A failed attempt to charge a monthly debit usage fee contributed to Bank of America being ranked last in a customer satisfaction index.
Of the four banks looked at by the American Customer Satisfaction Index in its new annual report -- Citigroup, JPMorgan Chase, Wells Fargo and Bank of America – BofA had a score of 68.
ACSI assigned scores on a scale of zero to 100 and tracked credit unions, insurance companies and other sectors within the financial industry.
In last place for customer satisfaction within the banking sector, ACSI said BofA faced “unresolved revenue challenges” after scrapping its plans to charge new debit card fees.
Last year’s leader, Wells Fargo, kept its customer satisfaction stable, but a 6% improvement for Citigroup placed the two in a tie for first at 73, according to ACSI. Citigroup’s score reflected customer satisfaction with services of its Citibank division, ACSI said.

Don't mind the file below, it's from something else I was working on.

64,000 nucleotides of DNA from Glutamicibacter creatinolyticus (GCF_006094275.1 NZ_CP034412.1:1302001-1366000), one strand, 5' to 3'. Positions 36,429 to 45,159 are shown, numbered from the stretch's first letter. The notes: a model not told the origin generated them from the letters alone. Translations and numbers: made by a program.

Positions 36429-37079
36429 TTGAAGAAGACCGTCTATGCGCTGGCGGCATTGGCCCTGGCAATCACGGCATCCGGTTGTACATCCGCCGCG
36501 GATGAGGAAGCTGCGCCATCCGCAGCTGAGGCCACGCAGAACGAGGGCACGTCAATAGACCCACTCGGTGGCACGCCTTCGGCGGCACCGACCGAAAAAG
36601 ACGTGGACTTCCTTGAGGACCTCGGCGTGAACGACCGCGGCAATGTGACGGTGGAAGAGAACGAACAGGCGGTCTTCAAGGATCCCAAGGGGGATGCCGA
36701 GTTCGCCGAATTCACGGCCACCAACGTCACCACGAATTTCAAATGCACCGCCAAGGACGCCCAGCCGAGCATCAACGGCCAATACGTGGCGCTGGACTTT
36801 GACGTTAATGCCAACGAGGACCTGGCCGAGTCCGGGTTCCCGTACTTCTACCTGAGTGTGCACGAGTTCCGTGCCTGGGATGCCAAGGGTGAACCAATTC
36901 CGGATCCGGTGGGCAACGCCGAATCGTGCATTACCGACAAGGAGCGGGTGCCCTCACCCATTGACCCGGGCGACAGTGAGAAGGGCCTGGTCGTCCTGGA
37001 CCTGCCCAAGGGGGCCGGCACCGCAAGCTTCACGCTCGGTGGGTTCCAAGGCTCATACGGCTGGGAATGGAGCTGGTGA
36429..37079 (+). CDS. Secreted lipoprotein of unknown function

“In the aftermath of the subprime mortgage crisis, Citibank is shrinking as it closes branches and serves fewer customers. The customers who have chosen to stay are more satisfied,” the index noted.
The second gainer among four banks, JPMorgan Chase, improved 4% to 70 and moved past BofA. ACSI said Chase’s rebound this year follows a string of ACSI losses, but the bank has yet to return to its pre-financial crisis customer satisfaction level. Still, Chase is now the largest U.S. bank in terms of assets, replacing BofA.
“Because of their size, both small banks and credit unions benefit from an ability to provide more personalized service,” said Claes Fornell, ACSI’s founder. “The challenge for these smaller institutions will be how best to maintain high levels of customer service with minimal or no fees amid a major influx of new customers.”